What is Osgood-Schlatter disease?
Osgood-Schlatter (say: "oz-good shlot-ter") disease is one of the most common causes of knee pain in young athletes. It causes swelling, pain and tenderness just below the knee, over the shin bone (also called the tibia). Osgood-Schlatter commonly affects boys who are having a growth spurt during their pre-teen or teenage years. One or both knees may be affected.
Causes & Risk Factors
What causes Osgood-Schlatter disease?
Doctors think that the pull of the large powerful muscles in the front of the thigh (called the quadriceps) is what causes Osgood-Schlatter disease. The quadriceps join with the patellar tendons, which run through the knee and into the shin bone, to connect the muscles to the knee. When the quadriceps contract, the patellar tendons can start to pull away from the shin bone, causing pain.
Activities that require running, jumping or going up or down stairs can make the pain worse. Osgood-Schlatter is most common in young athletes who play football, soccer or basketball or are involved in gymnastics and ballet.
Diagnosis & Tests
How is Osgood-Schlatter disease diagnosed?
Your doctor will examine your child and discuss his or her symptoms. Your doctor may also want to get a knee X-ray to make sure the pain isn’t caused by something else.
How is Osgood-Schlatter disease treated?
Osgood-Schlatter disease usually goes away with time. When your child stops growing, the pain and swelling should go away because the patellar tendons become much stronger. Only rarely does Osgood-Schlatter disease persist beyond the growing stage.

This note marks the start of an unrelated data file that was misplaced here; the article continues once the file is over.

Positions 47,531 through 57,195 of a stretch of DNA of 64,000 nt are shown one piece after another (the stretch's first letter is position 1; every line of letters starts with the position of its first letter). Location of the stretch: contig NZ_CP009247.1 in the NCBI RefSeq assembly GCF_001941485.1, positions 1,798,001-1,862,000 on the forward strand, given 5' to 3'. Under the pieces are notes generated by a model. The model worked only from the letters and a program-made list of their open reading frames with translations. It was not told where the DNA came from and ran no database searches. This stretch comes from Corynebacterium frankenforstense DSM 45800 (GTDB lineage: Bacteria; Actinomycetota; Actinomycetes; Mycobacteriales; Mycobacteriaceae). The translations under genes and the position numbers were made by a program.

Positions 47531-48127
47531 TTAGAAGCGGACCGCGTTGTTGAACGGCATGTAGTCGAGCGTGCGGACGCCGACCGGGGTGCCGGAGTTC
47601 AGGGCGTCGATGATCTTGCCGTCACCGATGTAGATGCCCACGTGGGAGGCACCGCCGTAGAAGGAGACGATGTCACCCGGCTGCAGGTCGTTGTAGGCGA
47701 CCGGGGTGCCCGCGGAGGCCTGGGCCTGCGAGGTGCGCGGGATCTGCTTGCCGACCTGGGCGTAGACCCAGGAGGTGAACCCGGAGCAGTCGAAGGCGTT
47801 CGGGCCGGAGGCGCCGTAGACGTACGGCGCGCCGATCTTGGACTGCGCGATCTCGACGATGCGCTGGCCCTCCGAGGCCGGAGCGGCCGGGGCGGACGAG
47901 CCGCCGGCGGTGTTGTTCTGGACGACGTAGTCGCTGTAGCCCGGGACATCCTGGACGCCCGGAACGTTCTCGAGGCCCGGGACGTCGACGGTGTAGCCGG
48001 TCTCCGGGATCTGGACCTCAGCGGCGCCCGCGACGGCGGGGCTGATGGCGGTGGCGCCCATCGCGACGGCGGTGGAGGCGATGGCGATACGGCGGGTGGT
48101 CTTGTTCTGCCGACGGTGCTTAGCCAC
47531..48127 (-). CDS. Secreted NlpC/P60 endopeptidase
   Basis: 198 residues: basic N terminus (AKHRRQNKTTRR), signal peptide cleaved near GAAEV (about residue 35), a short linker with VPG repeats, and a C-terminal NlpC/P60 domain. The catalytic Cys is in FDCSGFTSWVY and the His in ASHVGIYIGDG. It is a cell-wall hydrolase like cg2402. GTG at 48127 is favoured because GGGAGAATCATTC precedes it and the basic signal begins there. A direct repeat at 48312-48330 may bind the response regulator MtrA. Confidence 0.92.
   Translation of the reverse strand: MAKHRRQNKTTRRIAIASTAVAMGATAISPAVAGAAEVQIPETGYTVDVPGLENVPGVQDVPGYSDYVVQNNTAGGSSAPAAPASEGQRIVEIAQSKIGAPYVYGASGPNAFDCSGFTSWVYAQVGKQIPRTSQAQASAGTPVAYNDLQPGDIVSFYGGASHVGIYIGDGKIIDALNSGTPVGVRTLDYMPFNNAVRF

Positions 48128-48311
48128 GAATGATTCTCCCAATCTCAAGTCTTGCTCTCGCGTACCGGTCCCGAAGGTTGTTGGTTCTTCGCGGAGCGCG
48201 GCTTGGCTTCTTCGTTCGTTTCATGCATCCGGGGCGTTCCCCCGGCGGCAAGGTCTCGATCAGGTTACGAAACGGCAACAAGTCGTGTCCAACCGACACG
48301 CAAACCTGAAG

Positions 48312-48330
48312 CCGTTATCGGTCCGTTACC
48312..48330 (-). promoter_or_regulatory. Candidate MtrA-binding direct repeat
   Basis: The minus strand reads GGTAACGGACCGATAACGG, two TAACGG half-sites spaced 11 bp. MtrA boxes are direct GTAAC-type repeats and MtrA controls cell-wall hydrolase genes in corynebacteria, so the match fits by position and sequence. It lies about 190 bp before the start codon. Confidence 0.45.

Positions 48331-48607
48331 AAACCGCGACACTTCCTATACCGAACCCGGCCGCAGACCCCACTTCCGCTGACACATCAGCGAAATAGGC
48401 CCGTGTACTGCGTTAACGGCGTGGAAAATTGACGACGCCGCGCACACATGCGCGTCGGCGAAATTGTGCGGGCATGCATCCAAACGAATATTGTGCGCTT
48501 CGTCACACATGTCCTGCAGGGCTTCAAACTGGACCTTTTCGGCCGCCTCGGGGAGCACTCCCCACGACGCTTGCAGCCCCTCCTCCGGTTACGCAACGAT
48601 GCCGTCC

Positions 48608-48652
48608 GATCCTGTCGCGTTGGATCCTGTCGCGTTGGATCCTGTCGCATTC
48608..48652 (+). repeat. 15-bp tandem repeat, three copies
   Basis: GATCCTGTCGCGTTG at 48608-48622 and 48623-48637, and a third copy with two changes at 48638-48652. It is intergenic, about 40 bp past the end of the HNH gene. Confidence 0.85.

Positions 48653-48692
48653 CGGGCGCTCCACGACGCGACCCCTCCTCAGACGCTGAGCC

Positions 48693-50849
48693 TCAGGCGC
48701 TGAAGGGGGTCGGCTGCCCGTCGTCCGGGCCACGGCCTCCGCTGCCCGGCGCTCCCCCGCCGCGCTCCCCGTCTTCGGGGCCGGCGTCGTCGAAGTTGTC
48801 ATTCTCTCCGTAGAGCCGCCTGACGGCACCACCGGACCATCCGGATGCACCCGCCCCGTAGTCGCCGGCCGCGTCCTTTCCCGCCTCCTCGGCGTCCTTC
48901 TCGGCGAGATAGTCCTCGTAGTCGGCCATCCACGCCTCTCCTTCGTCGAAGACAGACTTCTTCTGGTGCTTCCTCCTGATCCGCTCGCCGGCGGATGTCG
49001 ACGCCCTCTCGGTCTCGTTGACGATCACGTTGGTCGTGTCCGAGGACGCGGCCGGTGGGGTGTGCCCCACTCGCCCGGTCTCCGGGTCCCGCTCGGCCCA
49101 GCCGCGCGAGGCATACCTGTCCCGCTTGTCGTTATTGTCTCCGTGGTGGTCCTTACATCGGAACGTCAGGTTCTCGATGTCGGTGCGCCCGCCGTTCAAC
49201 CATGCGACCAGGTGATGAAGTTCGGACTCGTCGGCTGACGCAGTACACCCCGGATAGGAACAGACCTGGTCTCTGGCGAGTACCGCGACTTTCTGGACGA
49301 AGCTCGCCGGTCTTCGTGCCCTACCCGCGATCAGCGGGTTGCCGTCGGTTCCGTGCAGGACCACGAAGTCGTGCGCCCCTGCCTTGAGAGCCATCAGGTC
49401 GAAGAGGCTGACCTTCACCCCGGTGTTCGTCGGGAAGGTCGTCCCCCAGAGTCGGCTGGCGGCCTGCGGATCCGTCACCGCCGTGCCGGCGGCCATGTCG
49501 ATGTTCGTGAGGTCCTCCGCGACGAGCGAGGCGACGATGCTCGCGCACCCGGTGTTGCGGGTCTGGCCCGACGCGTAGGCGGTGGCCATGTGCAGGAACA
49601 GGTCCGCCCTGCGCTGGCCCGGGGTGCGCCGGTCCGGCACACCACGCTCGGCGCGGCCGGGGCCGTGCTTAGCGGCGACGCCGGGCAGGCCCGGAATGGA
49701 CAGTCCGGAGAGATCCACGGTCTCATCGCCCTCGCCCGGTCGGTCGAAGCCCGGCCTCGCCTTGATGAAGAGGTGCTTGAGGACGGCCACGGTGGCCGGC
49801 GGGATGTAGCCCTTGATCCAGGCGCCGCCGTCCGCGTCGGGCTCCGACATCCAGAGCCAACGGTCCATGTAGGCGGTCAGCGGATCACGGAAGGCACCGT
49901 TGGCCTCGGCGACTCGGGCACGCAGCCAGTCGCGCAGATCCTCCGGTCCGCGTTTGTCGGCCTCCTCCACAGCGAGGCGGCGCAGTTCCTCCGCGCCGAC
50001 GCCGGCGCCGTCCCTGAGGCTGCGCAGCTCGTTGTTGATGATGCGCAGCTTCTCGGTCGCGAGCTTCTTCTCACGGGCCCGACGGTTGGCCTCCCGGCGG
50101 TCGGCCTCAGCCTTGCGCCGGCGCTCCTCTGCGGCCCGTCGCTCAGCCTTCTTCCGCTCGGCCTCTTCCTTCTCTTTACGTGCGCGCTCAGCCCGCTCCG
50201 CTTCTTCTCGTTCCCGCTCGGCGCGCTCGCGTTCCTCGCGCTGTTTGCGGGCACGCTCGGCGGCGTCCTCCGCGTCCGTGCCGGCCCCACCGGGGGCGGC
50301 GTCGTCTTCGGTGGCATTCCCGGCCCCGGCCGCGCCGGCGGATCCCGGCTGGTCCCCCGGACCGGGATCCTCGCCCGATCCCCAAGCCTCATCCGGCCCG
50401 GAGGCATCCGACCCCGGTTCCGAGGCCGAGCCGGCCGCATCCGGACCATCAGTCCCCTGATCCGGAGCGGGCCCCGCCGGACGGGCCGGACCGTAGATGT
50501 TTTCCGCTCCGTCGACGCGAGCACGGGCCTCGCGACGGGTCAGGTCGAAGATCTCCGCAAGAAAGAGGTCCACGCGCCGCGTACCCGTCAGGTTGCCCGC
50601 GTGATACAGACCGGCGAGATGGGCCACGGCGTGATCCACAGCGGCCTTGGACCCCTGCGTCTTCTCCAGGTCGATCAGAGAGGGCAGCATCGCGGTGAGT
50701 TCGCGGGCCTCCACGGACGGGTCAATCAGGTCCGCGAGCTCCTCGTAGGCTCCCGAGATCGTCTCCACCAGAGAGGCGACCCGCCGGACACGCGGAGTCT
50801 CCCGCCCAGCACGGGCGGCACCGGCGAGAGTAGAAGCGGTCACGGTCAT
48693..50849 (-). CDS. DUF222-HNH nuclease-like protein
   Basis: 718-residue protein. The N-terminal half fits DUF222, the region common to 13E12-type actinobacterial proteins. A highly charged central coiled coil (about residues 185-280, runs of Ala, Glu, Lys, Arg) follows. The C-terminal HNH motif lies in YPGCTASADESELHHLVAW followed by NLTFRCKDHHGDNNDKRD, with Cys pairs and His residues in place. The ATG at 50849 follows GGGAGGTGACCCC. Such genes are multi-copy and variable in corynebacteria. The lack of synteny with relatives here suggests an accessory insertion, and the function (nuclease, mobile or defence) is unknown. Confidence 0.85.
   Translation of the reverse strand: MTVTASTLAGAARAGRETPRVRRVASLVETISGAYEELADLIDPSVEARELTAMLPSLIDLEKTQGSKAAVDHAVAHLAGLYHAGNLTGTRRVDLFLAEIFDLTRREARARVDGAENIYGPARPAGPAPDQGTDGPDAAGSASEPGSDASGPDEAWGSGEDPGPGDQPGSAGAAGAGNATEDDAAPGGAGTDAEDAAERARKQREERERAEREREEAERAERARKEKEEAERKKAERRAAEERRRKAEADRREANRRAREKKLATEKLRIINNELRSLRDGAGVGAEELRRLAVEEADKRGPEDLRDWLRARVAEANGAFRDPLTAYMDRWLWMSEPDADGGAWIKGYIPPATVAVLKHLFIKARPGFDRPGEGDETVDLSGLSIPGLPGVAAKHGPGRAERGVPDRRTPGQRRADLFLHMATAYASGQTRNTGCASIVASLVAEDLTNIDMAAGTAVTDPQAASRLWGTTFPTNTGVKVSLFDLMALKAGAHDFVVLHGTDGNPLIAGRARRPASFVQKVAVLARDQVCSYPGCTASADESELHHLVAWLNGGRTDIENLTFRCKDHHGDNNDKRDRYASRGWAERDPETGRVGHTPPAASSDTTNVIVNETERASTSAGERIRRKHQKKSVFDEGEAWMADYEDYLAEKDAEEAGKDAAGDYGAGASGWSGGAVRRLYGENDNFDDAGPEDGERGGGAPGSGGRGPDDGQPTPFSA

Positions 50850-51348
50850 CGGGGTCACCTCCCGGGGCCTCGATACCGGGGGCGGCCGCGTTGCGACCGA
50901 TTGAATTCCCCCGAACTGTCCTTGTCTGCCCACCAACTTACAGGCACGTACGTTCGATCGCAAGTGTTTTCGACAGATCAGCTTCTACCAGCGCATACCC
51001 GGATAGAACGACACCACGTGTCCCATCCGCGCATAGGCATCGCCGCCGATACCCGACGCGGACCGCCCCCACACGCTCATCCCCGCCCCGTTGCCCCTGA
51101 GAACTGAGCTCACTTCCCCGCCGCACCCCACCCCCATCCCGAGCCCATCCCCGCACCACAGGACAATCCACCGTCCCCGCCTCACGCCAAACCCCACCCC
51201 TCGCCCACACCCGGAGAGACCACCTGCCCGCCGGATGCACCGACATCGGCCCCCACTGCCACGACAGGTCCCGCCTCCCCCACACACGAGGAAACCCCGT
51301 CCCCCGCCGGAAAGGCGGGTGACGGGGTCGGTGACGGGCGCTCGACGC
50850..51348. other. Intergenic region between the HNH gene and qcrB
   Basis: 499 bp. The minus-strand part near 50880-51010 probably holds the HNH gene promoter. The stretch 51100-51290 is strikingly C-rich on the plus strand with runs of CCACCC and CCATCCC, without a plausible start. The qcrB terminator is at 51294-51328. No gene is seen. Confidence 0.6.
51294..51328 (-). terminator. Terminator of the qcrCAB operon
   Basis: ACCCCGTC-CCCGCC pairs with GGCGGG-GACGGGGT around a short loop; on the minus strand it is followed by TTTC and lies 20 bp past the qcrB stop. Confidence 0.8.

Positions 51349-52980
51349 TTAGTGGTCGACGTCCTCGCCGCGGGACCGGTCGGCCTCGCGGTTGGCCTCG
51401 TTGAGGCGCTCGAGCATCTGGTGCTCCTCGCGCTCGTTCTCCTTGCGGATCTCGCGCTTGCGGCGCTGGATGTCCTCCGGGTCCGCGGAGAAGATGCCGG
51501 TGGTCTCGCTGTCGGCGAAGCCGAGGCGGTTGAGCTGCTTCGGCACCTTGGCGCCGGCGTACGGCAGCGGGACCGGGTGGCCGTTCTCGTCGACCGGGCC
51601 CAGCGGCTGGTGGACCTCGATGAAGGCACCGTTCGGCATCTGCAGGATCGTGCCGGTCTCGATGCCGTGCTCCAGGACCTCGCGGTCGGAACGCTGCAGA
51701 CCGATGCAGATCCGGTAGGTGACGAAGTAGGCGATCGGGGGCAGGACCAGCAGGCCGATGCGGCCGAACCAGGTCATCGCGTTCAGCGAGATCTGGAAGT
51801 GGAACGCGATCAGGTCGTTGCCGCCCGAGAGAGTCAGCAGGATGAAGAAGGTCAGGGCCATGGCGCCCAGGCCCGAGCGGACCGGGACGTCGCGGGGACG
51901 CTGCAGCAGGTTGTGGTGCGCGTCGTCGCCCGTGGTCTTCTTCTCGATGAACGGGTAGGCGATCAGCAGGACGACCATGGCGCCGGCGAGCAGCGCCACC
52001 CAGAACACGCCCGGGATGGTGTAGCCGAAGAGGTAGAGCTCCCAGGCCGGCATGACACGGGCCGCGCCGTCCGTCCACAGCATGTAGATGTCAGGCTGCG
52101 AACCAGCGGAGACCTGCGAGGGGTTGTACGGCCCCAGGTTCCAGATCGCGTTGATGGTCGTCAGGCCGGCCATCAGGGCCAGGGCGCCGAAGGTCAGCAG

Your doctor may want your child to cut down on time spent playing sports until the pain has been gone for 2 to 4 months. Your child may need to avoid any activity that requires deep knee bending. Your child may also need to run at a slower speed or for a shorter amount of time and jump less often.
What else can my child do help relieve the pain?
Your child should apply ice to the painful area. Ice can help prevent swelling and relieve pain. After applying ice, wrap your child’s knee with an elastic bandage and keep your child’s leg elevated.
A memory aid that may help remind you of these four basic treatment steps is the word "RICE":
R = Rest the knee from the painful activity.
I = Ice the affected area for 20 minutes, 3 times a day.
C = Compress the painful area with an elastic bandage.
E = Elevate the leg.
If these treatment steps don’t work, your doctor may suggest that your child wear braces that will reduce tension on the patellar tendons and quadriceps. Pain relievers such as acetaminophen (one brand name: Tylenol) or ibuprofen (some brand names: Advil, Motrin) may help relieve the pain and swelling. Your child may need to use crutches for a while to allow complete healing. As a last resort, your child’s doctor may suggest surgery.
How long will it take for my child’s knee to get better?
It may take several weeks or months for the pain to completely stop. When the pain is completely gone, your child may slowly return to his or her previous level of activity.
What can my child do to help prevent Osgood-Schlatter from happening again?
Your doctor may prescribe some exercises for your child to do at home or with a physical therapist to strengthen the quadriceps and hamstrings. While your child is recovering, he or she should apply ice to the affected area after exercising to prevent pain and swelling.
In most people, Osgood-Schlatter disease goes away on its own with a little rest and time. If your child ignores or plays through the pain, the disease may get worse and may be more difficult to treat.
Questions to Ask Your Doctor
What is the likely cause of my child’s knee pain?
What is the best treatment option?
Is it safe for my child to participate in sports?
What kind of activities/movements should my child avoid?
How long before my child can expect relief from his/her knee pain?
Is it possible that my child’s knee pain could return? What should we do at home to prevent that?
Copyright © American Academy of Family Physicians
This information provides a general overview and may not apply to everyone. Talk to your family doctor to find out if this information applies to you and to get more information on this subject.